Nonprofit Development – There are No Shortcuts – Only Systems

“There are no shortcuts to any place worth going.”  Beverly Sills

Last week I participated in my first live chat on Twitter. It was hosted by Hildy Gottlieb and a large group of nonprofit consultants shared their current experiences within the world of nonprofit consulting.

One topic that came up quite frequently concerned the current focus on social media.

Clients want to know if they should be using Facebook, Twitter, YouTube, and how they should be using it. They want to know what benefits are out there. Many are seeing social media as the latest panacea that will pull their particular nonprofit organization out of the economic doldrums.

I’ve got news.

There is no magic bullet.

There isn’t one single technique or tactic or trick that will set your organization on the path to sustainability.

Yes, social media an important piece of the puzzle – but only a piece.

Nonprofit organizations need tried and true systems – systems for:

  • Grants management
  • Individual giving
  • Donor stewardship & communications
  • Website creation & management
  • Social media & PR
  • Events

And the backbone of all these systems is a case study presented with compelling story telling.

Systems are necessary. And you’ll develop shortcuts within your systems – that’s the beauty of them. I spend about 30 minutes a day on my own social media.

For an organization, once setup is complete, I spend approximately one hour per week.

When your systems are in place, you’ll have a strong, sustainable development program operating at full throttle.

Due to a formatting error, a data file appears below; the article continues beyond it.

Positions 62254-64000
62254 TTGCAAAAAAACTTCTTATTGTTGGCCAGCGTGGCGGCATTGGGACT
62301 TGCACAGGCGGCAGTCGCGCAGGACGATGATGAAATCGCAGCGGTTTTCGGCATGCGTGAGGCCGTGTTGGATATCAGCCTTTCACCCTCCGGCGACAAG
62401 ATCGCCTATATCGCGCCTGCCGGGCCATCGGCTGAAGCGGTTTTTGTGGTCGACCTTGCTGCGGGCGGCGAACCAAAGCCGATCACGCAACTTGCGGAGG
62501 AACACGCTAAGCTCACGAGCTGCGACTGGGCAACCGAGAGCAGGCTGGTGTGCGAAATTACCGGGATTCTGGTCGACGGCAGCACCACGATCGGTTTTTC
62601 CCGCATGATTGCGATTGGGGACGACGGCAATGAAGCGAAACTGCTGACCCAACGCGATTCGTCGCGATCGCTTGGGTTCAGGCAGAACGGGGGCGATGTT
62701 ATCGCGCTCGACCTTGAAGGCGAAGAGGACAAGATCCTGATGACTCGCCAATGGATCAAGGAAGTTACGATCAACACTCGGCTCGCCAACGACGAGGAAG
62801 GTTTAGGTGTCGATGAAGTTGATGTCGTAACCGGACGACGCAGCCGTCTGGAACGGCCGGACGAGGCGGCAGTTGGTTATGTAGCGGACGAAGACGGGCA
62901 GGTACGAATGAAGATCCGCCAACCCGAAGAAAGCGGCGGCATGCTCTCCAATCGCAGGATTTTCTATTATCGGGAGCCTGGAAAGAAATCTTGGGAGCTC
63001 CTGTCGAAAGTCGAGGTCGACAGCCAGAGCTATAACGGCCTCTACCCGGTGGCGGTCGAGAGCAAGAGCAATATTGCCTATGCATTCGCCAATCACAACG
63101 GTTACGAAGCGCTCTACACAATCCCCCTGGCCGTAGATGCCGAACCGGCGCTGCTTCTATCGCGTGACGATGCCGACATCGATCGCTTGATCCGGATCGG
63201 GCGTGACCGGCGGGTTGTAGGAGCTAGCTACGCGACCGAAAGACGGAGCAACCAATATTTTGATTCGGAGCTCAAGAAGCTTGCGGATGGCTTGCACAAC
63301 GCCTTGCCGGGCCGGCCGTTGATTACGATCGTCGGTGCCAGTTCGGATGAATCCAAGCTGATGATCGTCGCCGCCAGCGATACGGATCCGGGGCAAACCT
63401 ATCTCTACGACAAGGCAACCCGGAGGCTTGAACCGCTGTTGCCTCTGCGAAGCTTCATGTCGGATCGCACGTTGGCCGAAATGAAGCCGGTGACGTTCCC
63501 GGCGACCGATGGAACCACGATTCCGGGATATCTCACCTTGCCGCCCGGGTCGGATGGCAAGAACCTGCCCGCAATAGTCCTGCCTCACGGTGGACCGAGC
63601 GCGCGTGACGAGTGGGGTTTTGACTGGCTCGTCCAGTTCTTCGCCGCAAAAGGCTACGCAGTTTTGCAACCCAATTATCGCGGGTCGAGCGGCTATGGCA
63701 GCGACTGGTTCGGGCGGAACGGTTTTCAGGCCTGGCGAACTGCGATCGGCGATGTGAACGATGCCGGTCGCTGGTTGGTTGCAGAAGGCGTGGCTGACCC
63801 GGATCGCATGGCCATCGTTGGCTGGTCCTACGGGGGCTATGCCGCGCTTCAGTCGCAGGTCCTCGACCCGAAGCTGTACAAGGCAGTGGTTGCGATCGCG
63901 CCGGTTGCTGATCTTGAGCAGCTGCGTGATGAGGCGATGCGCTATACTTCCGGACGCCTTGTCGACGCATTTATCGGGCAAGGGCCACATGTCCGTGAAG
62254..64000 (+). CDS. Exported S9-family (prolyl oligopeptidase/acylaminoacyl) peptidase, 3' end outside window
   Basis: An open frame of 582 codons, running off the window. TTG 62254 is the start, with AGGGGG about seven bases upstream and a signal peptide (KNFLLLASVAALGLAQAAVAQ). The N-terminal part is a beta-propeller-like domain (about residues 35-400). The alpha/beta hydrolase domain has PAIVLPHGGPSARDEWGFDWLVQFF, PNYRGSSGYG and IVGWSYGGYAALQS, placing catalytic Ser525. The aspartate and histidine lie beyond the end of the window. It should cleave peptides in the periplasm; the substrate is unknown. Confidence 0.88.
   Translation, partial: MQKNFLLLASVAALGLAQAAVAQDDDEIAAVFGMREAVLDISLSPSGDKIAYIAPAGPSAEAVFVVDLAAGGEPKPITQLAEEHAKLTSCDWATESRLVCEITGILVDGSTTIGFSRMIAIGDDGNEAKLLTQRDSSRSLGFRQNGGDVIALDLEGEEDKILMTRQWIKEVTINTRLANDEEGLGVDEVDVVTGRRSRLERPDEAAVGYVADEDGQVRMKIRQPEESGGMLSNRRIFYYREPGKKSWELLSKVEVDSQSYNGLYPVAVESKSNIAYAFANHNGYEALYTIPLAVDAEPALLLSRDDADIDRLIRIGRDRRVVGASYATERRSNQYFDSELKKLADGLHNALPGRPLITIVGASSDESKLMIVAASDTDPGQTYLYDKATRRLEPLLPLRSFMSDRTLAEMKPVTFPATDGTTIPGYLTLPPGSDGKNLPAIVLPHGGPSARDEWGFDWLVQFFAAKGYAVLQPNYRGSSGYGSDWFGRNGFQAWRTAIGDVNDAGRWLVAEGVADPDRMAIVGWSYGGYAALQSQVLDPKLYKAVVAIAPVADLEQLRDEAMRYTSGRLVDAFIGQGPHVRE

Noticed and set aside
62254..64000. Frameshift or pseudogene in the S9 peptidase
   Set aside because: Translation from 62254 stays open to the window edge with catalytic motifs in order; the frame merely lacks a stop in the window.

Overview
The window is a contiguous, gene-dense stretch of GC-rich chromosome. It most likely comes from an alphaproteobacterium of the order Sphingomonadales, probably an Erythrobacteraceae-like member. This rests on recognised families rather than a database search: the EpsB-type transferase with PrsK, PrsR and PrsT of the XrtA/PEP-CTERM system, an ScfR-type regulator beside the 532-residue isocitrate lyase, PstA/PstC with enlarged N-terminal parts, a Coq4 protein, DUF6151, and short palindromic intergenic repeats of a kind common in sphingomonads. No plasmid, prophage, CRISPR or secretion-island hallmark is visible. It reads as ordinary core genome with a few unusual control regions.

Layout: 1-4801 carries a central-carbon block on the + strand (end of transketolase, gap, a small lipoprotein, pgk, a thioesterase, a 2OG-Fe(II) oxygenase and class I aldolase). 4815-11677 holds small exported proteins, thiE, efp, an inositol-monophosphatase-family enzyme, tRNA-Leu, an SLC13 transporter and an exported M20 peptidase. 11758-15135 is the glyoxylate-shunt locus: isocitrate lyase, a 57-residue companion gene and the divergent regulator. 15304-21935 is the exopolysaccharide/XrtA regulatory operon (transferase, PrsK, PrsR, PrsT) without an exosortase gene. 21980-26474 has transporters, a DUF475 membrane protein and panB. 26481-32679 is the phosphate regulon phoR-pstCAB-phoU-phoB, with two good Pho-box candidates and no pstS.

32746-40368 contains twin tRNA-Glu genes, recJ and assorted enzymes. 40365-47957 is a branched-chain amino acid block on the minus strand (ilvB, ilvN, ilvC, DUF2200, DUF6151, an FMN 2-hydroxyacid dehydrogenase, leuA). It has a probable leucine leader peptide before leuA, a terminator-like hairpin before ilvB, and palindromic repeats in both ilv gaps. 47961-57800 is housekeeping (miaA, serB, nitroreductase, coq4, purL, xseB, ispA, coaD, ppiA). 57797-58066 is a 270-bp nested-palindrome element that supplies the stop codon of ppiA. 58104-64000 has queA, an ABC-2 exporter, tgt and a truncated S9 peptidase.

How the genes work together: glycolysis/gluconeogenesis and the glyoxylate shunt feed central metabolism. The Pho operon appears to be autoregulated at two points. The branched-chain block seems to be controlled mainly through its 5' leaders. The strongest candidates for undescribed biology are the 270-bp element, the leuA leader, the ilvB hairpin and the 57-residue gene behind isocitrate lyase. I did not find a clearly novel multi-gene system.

End of story.

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4 Responses to “Nonprofit Development – There are No Shortcuts – Only Systems”

  1. Dan Hanley says:

    Great article. Thanks for posting it.

  2. […] Nonprofit Development – There are No Shortcuts – Only Systems | Pamela’s Grantwriting Blog http://www.pamelasgrantwritingblog.com/2009/07/nonprofit-development-there-are-no-shortcuts-%E2%80%93-only-systems – view page – cached “There are no shortcuts to any place worth going.”  Beverly Sills Last week I participated in my first live chat on Twitter. It was hosted by — From the page […]

  3. Gary Dillard says:

    Whether it’s blogging, Twitter, Facebook, whatever, a key to having and using a “system” is persistent consistency. If you’re running a micro nonprofit, don’t take on more than you can handle. And don’t flit from one to another because the first didn’t deliver immediately. Thanks for the Beverly Sills quote and its application to nonprofits.

  4. Stephen says:

    Pamela, thanks for a great post. As a consultant I recently shared a very similar point of view with a recent client. I would add also that having systems in place will also help formalize a process of testing what works effectively with an organization’s constituents [or subsets thereof] or not. Overtime a consistent approach and reflection on outcomes will enable an organization to really fine tune their development and marketing efforts.